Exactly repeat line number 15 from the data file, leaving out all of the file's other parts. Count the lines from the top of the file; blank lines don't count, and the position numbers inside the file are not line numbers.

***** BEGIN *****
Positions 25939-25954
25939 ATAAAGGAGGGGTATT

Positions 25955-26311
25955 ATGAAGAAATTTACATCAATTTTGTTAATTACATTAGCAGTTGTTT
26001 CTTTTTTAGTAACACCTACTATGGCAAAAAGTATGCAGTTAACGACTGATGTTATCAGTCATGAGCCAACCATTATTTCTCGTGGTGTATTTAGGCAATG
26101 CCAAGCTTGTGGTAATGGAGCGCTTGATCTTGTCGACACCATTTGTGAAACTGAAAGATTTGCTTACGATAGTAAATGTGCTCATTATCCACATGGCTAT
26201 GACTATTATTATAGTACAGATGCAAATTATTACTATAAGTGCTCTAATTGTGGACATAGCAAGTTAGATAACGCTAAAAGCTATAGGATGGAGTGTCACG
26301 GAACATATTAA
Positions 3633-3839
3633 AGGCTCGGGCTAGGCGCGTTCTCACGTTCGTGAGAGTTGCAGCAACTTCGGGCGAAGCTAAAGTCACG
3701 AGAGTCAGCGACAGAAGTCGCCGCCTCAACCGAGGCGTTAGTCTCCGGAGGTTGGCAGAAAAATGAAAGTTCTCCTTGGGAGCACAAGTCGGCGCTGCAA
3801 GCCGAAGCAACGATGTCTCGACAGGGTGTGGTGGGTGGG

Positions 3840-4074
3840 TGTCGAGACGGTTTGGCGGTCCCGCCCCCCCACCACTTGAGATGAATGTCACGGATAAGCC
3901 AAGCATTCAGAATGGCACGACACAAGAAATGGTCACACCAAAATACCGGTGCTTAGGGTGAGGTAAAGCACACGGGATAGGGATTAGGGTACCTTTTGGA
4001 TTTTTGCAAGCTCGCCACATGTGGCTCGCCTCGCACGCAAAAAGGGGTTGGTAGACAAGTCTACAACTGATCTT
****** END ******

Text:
3901 AAGCATTCAGAATGGCACGACACAAGAAATGGTCACACCAAAATACCGGTGCTTAGGGTGAGGTAAAGCACACGGGATAGGGATTAGGGTACCTTTTGGA